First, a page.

Ceramic artists list
> Ceramic artists list 100. Tim Rowan 99. Graciela Olio 98. Michal Fargo 97. Ryan Blackwell 96. Ellen Schön 95. Francesco Ardini 94. David Gallagher 93. Elizabeth Shriver 92. Jason Hackett 91. Patricia Sannit 90. Bente Skjøttgaard 89. Steve Belz 88. Ruth Power 87. Jenni Ward 86. Liliana Folta 85. Kira O'Brien 84. Annie Woodford 83. Kwok-Pong Bobby Tso 82. Bogdan Teodorescu 81. Kimberly Cook 80. Paula Bellacera 79. Debra Fleury 78. Cindy Billingsley 77. David Gilbaugh 76. Teresa & Helena Jané 75. Marianne McGrath 74. Suzanne Stumpf 73. Deborah Britt 72. Kathy Pallie 71. Els Wenselaers 70. Kjersti Lunde 69. Brian Kakas 68. Marie T. Hermann 67. Mark Goudy 66. Susan Meyer 65. Simcha Even-Chen 64. Barbara Fehrs 63. Shamai Gibsh 62. Natalia Dias 61. Bethany Krull 60. Amanda Simmons 59. Arthur Gonzalez 58. Chris Riccardo 57. Akiko Hirai W 56. Johannes Nagel 55. Rika Herbst 54. Liza Riddle 53. Chang Hyun Bang 52. Virginie Besengez 51. Jasmin Rowlandson 50. Chris Wight 49. Wim Borst 48. Rafael Peréz 47. Guðný Hafsteinsdóttir 46. Cathy Coëz 45. Merete Rasmussen 44. Carol Gouthro 43. JoAnn Axford 42. David Carlsson 41. Margrieta Jeltema 40. David Roberts 39. Patrick Colhoun 38. Abigail Simpson 37. Signe Schjøth 36. Katharine Morling 35. Dryden Wells 34. Antonella Cimatti 33. Cynthia Lahti 32. Carole Epp 31. Blaine Avery 30. Ian Shelly 29. Jim Kraft 28. Wesley Anderegg 27. Connie Norman 26. Arlene Shechet 25. Young Mi Kim 24. Jason Walker 23. Peter Meanley 22. Shane Porter 21. Jennifer McCurdy 20. Yoichiro Kamei 19. Debbie Quick 18. Ian F Thomas 17. John Shirley 16. Grayson Perry 15. Vivika & Otto Heino 14. Georges Jeanclos 13. Daniel Kavanagh 12. Nagae Shigekazu 11. Matthew Chambers 10. Tim Andrews 9. Claire Muckian 8. Adam Frew 7. Maciej Kasperski 6. Roxanne Jackson 5. Keith Schneider 4. Celeste Bouvier 3. Tim Scull 2. Kim Westad 1. Sara Paloma

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Ellen Schön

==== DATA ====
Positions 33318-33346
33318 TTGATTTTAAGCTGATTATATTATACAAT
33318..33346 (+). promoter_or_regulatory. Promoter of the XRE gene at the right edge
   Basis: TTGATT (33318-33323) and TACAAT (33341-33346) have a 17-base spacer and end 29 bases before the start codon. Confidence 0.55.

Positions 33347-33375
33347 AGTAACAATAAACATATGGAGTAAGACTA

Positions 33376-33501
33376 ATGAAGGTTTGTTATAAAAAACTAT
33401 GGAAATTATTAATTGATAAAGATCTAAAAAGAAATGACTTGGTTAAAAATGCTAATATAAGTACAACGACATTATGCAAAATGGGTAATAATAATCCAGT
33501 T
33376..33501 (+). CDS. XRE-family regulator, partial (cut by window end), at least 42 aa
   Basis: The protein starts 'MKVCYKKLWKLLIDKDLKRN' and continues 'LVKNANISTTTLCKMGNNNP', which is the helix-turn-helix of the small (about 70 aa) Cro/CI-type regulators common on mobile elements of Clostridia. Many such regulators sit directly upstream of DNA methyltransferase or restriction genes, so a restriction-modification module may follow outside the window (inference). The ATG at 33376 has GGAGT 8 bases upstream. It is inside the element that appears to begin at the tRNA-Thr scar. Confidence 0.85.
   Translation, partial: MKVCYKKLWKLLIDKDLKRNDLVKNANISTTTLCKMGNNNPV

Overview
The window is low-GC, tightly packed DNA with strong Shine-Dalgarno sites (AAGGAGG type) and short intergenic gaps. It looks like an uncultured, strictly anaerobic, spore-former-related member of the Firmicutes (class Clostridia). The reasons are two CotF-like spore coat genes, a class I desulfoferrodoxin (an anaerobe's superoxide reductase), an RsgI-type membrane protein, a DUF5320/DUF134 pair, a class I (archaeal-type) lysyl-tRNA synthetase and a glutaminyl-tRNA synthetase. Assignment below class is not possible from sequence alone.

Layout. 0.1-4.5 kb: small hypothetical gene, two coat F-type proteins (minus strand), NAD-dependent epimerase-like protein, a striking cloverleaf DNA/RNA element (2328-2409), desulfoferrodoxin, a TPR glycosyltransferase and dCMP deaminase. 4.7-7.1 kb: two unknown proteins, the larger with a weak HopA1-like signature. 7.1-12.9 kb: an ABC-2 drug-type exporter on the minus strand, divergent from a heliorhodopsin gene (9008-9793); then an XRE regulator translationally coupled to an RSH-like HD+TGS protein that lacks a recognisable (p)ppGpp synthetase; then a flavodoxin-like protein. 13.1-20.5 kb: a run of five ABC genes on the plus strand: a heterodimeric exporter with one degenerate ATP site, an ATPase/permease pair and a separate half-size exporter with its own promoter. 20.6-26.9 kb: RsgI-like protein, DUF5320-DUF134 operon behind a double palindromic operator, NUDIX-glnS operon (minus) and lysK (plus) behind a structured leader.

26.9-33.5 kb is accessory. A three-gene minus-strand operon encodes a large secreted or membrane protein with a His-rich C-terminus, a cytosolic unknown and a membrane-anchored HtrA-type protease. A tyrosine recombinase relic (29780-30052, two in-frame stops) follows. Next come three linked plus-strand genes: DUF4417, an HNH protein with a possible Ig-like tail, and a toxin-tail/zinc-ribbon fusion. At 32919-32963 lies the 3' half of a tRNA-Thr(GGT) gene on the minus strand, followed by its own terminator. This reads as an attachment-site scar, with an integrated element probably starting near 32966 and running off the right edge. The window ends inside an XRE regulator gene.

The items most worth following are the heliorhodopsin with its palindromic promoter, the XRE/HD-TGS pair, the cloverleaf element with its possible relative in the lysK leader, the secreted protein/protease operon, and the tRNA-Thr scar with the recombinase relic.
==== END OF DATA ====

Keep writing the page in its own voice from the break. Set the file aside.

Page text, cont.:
Ellen Schon ceramics, Featured artist on Ceramics Now Magazine

Ellen Schön's profile on Ceramics Now Magazine - View her works

“I have always been interested in the ability of a ceramic vessel to point to something beyond itself—to function as metaphor. Ceramic vessels, physically structured with necks, shoulders, bellies, and feet, can evoke the gesture and anthropomorphized stance of the human body; they also reveal deep aspects of human experience and of the natural world.

My fervent interest in clay vessels has led me to explore new territories in form and surface. Recent work explores three variations on the ceramic vessel form:

The ceramic vessel as a Wellspring or Womb, with possibilities of both fecundity and barrenness;
The vessel as Bottle, whose forms evoke the elongated posture of Cycladic idols and the scarified texture of Yoruba terracotta heads;
The Planet Series explores swirling colored surfaces on rounded orbs, suggesting planets and depths of earthly strata.

These series represent different but related expressive interests. Each piece in a series is part of a continually evolving solution to a set of questions or parameters I have chosen to work within. The parameters, themselves, may change as the series evolve.

Through spontaneous handling of inanimate clay, I attempt to find and breathe life into form. My creative process is grounded in reflective practice—imposing ideas on and listening to the material in cycles of learning. The material directs me as I direct it. We are in a reciprocal relationship.” Ellen Schon

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  • Ellen Schön: Vortex, 2012, Smoke-fired clay, 13” x 20” x 20”

  • Ellen Schön: Nargila Pod, 2011, Smoke-fired clay, 16.5” x 21” x 21”


  • Ellen Schön: Lotus Pod, 2009, Smoke-fired Clay, 9” x 15” x 15”


  • Ellen Schön:
    Genie Bottle I, 2011, Smoke-fired clay, 20.5” x 9” x 9” (left)
    Genie Bottle II, 2011, Smoke-fired clay, 18.5” x 8.5” x 8.5” (right)

  • Ellen Schön: Three Hills Font, 2012, Smoke-fired clay, 9” x 11 “x 11”


  • Ellen Schön: Five Hills Font, 2011, Smoke-fired clay, 15” x 22” x 22”


  • Francesco Ardini: Envelope - Acid Green, 2012, Stoneware (1100°C), Acid Android glaze (990°C), approx 44-55 cm.

  • David Gallagher: Specific Ubiquity (Green Space), 2010, Portland Cement, Lab Glass, Miracle Grow, Unfired Iron Rich Clay, Grass

  • David Gallagher: The Function of Objects, 2009, Talc Clay, Glaze, Found Objects

  • Contemporary Clay Invitational / j fergeson gallery, Farmville, VA

    Contemporaryc eramics exhibition - Contemporary Clay Invitational exhibition j fergeson gallery, Farmville

    Contemporary Clay Invitational / j fergeson gallery, Farmville, VA
    October 5 - December 15, 2012

    Opening Reception: Saturday, October 13, 5:00 pm.